Logan Stanley knew the pace at his first NHL training camp would be an adjustment. But that's not what sticks out to him most about skating with the Winnipeg Jets for the first time.
"The first practice was just packed - both sides of the rink," Stanley said from Windsor, ON. "It's a pretty special hockey environment there."
It's an environment that Stanley, Winnipeg's 18th overall selection in the 2016 NHL Draft can't wait to be a part of. He got a taste of it in July at development camp, then again just prior to departing for September's Young Stars Classic in Penticton, BC.
But before Stanley can be in that environment full-time, Winnipeg Jets head coach Paul Maurice says defencemen of Stanley's size - 6'7 and 228 pounds - have to learn to play the position a certain way at the NHL level.
"It's going to take some years before he's an NHL defensemen," said Maurice after Stanley was re-assigned to the OHL's Windsor Spitfires Oct. 4.
"Learning all the small things about how to position your body, how to roll off a hit, how to extend your stick, all those things - those training camp conversations are very important."
Luckily for Stanley, a guy he's looked up to (figuratively) for a while happens to already be in the organization: Tyler Myers.
"Tyler Myers is a guy that I've liked to watch for a few years now. Being able to talk to him a few times during the camp was pretty cool," said Stanley, who also spent time chatting with alternate captain Dustin Byfuglien.
"We just talked about the game of hockey, where the game is going and just hockey in general. Then they talked about things off the ice with me - how I train, and how they train."
A conversation with a former Calder Trophy winner in Myers, or a four-time NHL All-Star like Byfuglien, revealed something that Stanley will take with him.
"I think I see that and I learn what it takes to be there, and what it takes to stick around in the NHL," said Stanley. "Once you make it, the hard work doesn't stop. I think just seeing how hard they work all the time, I'm going to bring that back to junior."
The fact that the 18-year-old Stanley felt comfortable enough to talk with established veterans like Myers and Byfuglien was music to Maurice's ears.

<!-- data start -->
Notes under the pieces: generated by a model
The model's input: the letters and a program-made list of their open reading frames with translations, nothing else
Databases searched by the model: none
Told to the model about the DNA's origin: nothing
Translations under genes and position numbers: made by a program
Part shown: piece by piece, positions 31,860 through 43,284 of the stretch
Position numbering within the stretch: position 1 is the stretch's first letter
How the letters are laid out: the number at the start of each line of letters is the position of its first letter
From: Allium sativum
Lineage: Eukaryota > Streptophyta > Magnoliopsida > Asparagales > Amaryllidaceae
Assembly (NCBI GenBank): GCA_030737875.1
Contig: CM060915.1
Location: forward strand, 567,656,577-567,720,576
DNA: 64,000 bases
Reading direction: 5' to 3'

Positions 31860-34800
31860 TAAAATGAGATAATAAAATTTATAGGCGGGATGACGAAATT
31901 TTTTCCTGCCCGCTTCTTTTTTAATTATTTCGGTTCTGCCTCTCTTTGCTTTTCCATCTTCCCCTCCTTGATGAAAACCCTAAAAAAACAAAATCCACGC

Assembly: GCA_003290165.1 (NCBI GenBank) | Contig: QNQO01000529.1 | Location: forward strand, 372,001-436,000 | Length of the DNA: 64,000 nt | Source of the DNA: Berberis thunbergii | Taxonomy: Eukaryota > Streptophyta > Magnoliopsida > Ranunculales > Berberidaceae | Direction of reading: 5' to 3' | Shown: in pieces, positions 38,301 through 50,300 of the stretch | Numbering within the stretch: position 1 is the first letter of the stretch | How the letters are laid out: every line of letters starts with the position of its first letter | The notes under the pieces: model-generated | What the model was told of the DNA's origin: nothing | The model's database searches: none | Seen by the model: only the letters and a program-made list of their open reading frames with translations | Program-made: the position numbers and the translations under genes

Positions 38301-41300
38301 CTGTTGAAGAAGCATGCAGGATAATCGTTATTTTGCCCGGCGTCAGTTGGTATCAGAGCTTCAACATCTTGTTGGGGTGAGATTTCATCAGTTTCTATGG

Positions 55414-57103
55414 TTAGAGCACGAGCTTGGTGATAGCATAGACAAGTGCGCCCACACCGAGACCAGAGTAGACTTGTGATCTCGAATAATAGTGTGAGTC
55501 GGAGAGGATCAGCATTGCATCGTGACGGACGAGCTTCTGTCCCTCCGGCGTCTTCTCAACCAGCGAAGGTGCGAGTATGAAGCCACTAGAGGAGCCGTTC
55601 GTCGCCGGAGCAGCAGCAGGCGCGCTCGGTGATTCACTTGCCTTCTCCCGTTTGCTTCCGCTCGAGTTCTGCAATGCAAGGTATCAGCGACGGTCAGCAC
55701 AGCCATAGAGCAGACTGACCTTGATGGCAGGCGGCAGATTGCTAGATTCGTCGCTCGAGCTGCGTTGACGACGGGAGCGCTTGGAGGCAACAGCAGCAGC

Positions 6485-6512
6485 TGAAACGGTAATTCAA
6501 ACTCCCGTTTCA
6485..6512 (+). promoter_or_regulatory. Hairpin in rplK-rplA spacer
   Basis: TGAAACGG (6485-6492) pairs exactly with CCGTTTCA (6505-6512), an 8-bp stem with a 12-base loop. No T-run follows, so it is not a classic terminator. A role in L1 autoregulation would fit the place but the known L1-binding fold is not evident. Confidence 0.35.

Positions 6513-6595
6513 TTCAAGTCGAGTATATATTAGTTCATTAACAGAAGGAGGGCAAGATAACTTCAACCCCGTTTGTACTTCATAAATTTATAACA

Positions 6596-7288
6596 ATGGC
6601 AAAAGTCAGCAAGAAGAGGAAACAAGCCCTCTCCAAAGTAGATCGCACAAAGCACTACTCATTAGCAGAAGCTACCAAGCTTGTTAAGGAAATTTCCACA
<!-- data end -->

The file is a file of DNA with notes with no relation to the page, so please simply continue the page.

"We wanted to have as much of that interaction as he could," said Maurice. "Playing defence as much as anything, who you're talking to on the line and what your partner is telling you has a really big impact."
Winnipeg Jets General Manager Kevin Cheveldayoff and his team had Stanley's name circled on their list heading into the NHL Draft in Buffalo, NY this past June.
"Just from the character and the compete standpoint, he's someone that we really believe is just scratching the surface of where he can go," said Cheveldayoff. "Getting a defenseman, left shot, certainly does help. When all those things collide, you just don't let those things slip through your fingers."
Now Stanley is committed to helping the Windsor Spitfires get back into the OHL postseason. He's also looking to build on a successful draft year in 2015-2016 when he posted 17 points in 64 games, represented Canada at the IIHF World Under-18 tournament, and skated in the CHL Top Prospects Game.
But Stanley does admit, it's a bit of an adjustment getting used to the OHL again.
"It's been going alright," said Stanley after putting up two assists in his first five games. "I think the first few games, it was a little bit different being used to the speed of NHL players and coming back, and you have to get used to the speed here, and it's a little bit slower."
Even if the OHL game is a bit slower than what he saw in late September and early October at MTS Iceplex, Stanley doesn't want to get complacent. Improving his foot speed has been a goal of his for a couple seasons, and he wants that progress to continue, now that he sees how much it will help at the NHL level.
In Windsor, he's back with the coaching staff that helped him get quicker last season: Rocky Thompson, Trevor Letowski, and Jerrod Smith.
"We did a lot of video, (they) broke down the game for me," said Stanley. "They helped me a lot this (past) year, and kind of explained the game and made things easier.
"You always want to keep getting better and keep improving. I just have to go home and keep working on my skating and my foot speed, and come back ready to go."
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